Have you ever felt like anxiety was ruining your relationship? While everyone feels anxious from time to time, some people experience intense anxiety that can impact every aspect of life, including romantic relationships.
Anxiety is incredibly common, so it’s helpful to know how to protect your relationships so anxiety doesn’t take away from the most important thing in your life, the relationships with the people you love. The great news is, anxiety is very treatable.
Where Does Relationship Anxiety Come From?
It can be scary to feel anxiety around your relationship, and understanding where it comes from can help you have compassion for yourself and for your partner. Understanding your partner’s attachment style and history can give you important insight into why they do the things they do.
Sometimes, anxiety can develop from the way our caregivers modeled anxious coping strategies as we were growing up. We absorb a lot as youngsters, and the way our caregivers approach relationships is something that many kids pick up on. When the only types of relationships you’ve seen modeled are ones based on anxious attachment, it makes sense that you could experience a lot of anxiety in relationships.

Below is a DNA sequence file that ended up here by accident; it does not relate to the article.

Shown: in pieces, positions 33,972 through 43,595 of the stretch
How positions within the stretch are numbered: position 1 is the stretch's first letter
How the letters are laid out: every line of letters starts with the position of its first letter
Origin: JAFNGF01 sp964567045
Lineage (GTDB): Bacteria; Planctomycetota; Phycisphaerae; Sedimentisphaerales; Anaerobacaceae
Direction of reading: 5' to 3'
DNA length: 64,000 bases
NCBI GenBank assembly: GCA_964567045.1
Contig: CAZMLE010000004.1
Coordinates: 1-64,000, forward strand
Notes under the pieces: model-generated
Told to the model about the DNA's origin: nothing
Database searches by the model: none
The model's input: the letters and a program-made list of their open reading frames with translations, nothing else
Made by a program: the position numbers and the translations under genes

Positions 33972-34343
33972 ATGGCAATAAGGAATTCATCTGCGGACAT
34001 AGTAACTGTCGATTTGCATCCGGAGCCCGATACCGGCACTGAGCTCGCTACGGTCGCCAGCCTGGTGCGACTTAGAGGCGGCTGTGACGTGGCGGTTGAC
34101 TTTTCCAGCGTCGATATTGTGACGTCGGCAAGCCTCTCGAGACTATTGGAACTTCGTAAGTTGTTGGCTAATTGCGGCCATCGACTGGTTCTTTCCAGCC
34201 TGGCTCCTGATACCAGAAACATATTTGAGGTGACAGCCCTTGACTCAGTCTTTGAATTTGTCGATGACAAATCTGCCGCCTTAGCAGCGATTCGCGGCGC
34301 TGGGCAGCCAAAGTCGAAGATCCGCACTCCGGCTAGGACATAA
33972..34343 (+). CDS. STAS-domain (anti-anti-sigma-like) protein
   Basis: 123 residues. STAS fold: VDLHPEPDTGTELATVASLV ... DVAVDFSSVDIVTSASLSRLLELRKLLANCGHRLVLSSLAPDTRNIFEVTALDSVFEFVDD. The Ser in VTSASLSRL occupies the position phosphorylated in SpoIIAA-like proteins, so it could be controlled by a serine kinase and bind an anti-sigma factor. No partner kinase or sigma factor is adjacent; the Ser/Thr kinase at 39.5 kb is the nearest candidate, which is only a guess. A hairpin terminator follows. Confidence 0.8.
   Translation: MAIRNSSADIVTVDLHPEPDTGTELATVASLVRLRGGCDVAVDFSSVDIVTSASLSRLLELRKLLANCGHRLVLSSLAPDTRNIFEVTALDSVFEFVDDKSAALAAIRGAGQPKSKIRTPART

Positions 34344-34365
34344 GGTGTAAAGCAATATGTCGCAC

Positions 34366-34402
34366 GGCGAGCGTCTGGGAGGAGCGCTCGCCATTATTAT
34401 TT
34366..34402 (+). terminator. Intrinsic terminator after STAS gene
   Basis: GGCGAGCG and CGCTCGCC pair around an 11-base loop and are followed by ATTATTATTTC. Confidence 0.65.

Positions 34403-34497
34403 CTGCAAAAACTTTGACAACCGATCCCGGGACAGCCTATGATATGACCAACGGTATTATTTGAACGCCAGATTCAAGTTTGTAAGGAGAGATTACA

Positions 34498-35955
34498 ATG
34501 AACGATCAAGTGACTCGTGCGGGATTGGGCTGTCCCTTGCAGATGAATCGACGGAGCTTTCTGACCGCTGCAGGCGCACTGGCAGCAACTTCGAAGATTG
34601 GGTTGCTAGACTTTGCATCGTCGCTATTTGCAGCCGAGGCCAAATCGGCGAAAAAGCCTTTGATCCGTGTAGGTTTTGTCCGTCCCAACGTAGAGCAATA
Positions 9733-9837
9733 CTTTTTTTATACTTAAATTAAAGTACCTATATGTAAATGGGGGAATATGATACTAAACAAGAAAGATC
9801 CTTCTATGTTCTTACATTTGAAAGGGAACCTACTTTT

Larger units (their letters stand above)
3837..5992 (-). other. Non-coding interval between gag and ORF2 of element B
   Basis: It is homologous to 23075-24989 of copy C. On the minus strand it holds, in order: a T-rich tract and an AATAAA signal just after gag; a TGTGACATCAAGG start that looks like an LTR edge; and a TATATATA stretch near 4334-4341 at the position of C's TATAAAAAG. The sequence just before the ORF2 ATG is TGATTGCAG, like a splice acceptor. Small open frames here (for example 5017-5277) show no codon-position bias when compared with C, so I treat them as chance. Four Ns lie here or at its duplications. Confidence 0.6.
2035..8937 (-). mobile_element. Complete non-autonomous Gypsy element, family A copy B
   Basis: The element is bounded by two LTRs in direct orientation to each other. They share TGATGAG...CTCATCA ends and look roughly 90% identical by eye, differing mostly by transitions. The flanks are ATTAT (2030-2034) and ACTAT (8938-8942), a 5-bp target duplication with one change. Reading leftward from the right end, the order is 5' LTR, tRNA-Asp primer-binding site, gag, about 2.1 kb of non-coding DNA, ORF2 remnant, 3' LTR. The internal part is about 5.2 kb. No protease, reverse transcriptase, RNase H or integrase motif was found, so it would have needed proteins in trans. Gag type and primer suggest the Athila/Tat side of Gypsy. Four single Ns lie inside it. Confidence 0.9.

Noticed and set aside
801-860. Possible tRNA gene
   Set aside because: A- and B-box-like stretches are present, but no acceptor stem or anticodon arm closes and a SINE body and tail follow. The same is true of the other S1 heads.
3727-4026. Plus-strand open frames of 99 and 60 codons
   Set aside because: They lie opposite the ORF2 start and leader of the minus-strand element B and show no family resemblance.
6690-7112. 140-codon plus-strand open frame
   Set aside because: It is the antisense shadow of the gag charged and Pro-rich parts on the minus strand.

Other times, relationship anxiety can develop from a history of relational trauma. It makes sense that someone would feel anxious about getting hurt in a relationship if they’ve been hurt in the past, especially by others who should have been a source of security and love. If you’ve had to learn to protect yourself and keep your guard up, or remain watchful when the world has taught you relationships aren’t safe, it can feel terrifying to get close to someone again.
Lastly, generalized anxiety that maybe has nothing to do with relational coping or trauma can still affect your relationships. Anxiety is incredibly common, and come in many forms such as social anxiety, phobias, obsessive-compulsive disorder, and panic disorder, just to name a few. These individual struggles very much impact relationships, and it’s helpful to treat them and learn how to protect your relationships if you struggle with one.
How does anxiety impact relationships?